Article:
8 Steps to a Healthy Thanksgiving Feast!
To me healthy and delicious must go hand in hand or it won't work. The holidays have a bad reputation for over-eating and ruining a diet--but for me it is all about enjoying whole foods, changing the proportions of what is served and having that holiday dessert! Strategize, make less desserts so there are no leftover desserts for there rest of the week, and make more veggie sides so there ARE more leftovers of these for the week!
Here are some more tips:
1. Choose Seasonal Fruit and Veggies
The stars of the season will be filled with vitamins because they are grown in the season and soil that they were meant to be grown. Choose brussels sprouts, artichokes (read Artichoke King of the Winter Vegetables here!), asparagus, cabbage (watch my Healthy Cole Slaw video here), and mushrooms. For fruit, choose pomegranates, pears, apples, cranberries and grapes.
2. The Appetizers
This is an excellent time as your guests arrive to have some nibbles lying around that will be delicious and entertaining. However you don't want to stuff them and then they have no room for the meal and all the hard work you did goes to waste.
Serve light fare- high in protein and less starches (carbs) because carbs fill you up and make you feel more full.
Pick cheese plates with fresh seasonal fruit (inspiration for your own Cheese Plate here) or crudite dipped in caponata dip (eggplant) or hummus or yogurt avocado dip with dill (recipe here) or some beautiful pears wrapped in prosciutto. Or go unorthodox and steam a pot of Beer'd Mussels (recipe here)
3. The Alcohol
Whether its a pumpkin-tini or an warm Amarulu cocktail or simply wine, make sure there is enough but keep the flow slow and steady so your guests don't mindlessly eat as they chat and then feel too full for dinner- get rid of chips, pretzels and all the college style snacks-they lack elegance and stuff you silly.
4. The Turkey
This bird is the star of the show- no matter how you cook it keep it juicy and luscious. The luckiest diners will grab the iron rich legs and thighs- while the rest can have the breast (blah). This bird is lean and the leftovers can be chopped into a turkey salad made with hummus the day after!
I grew up on Italian Peasant Stuffing filled with sausage, egg, mushrooms and gizzards (watch my mother and I make it here!) so I am not familiar with Stove Top and breaded versions. I think there is enough starch at the meal that the bird doesn't need to be stuffed with it too- unless it is your Nanna's recipe and then tradition trumps everything. This rule applies to every category here.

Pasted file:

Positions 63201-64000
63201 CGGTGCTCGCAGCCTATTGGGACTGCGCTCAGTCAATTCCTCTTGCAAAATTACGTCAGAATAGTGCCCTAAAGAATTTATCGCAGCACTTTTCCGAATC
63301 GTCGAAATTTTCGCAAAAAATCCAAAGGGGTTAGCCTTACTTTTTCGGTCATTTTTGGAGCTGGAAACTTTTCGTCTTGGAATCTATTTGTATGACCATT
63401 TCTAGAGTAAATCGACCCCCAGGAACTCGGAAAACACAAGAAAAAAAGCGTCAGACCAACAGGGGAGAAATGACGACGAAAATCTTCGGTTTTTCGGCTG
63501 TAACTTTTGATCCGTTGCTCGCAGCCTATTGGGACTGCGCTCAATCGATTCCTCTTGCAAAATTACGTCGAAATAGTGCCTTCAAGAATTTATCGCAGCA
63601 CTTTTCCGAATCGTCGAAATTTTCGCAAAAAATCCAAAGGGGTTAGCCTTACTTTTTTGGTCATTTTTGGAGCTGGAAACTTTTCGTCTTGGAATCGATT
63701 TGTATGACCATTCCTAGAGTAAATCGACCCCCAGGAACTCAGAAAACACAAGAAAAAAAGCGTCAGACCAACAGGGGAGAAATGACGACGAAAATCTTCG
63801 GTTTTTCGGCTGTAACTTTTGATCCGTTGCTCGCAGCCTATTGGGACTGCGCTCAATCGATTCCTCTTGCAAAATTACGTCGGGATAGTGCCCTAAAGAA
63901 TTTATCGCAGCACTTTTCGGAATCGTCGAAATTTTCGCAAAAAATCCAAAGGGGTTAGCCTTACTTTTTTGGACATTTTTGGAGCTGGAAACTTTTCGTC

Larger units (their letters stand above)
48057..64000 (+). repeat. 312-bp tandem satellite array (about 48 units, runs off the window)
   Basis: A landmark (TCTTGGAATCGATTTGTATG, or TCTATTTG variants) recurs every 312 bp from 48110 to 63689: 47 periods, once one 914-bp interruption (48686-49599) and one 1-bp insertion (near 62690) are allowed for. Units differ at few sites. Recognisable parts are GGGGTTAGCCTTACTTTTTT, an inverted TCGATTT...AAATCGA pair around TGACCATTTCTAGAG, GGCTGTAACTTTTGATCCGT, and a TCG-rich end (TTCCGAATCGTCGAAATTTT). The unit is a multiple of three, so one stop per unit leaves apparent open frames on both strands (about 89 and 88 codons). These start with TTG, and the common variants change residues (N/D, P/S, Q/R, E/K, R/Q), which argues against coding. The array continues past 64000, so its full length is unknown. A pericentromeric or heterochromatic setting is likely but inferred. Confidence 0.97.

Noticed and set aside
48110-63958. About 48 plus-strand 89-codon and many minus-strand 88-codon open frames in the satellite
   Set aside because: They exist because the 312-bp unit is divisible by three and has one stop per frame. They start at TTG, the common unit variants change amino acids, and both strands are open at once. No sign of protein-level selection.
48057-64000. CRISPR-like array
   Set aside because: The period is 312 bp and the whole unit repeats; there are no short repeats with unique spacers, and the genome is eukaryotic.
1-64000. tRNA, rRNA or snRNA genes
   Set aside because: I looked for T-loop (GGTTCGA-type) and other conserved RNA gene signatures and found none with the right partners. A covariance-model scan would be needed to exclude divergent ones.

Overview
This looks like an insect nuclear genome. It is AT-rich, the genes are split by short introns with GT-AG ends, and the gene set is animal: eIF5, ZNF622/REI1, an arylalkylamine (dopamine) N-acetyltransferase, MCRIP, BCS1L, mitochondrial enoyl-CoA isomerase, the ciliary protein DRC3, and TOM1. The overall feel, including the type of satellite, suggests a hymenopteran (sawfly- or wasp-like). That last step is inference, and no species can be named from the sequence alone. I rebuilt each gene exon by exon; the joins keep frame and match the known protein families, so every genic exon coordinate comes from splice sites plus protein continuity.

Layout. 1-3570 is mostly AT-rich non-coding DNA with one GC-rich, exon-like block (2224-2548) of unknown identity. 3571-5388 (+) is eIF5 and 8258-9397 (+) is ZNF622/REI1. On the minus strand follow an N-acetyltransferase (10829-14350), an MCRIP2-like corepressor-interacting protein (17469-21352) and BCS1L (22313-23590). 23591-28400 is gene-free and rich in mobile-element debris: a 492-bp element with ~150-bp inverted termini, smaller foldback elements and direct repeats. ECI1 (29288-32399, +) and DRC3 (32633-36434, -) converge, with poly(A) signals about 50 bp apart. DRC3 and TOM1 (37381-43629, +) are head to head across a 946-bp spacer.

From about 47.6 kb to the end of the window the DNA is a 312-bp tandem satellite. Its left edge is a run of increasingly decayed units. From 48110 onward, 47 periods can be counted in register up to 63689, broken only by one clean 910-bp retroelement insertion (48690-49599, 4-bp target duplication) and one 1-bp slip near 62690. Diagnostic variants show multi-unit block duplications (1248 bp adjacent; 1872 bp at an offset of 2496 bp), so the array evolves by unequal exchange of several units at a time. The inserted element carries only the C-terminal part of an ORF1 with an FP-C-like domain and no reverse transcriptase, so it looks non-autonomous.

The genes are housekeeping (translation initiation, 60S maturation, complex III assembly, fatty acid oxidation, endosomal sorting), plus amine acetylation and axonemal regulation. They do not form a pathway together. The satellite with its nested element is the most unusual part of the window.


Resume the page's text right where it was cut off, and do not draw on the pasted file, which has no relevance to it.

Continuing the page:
6. The Gravy
I honestly couldn't care less, choose what you like- just don't make it lumpy and grainy.
7. The Sides
This is the place where the proportions are important
If you are making 6 sides:
4 should be veggies
1 should be whole grain
1 should be your choice.
Here are some ideas by category:
Roast (Roasted Veggie recipe here) them, sautee them or barbecue to enhance the flavors- add roasted nuts like pecans, hazelnuts or chestnuts and chop up some apples to complement the brussels sprouts. Dress the vegetables with pesto! (Fiorella's Pesto video here). These are full of fiber, antioxidants and vitamins so they should be more of these on table than the starches.
Keep most of the sugar for the pies, don't candy your starches- sweet potatoes are sweet enough! Keep the brown sugar and marshmallows where they belong! Choose a great corn bread ( I love the one from Whole Foods, remember Top Things I Bring Home for Thanksgiving read here)-great crusty olive bread or my Very Wild Rice and Quinoa Medley with dried cranberries and pecans (recipe here). You only need one or two good ones.
8. The Desserts!
They are part of every healthy meal- eat in moderation and use the seasonal fare- with apple tarts, pumpkin pies and baked apples with cinnamon and roasted pecan with whipped cream! Make less of these, so there are no leftover desserts for there rest of the week!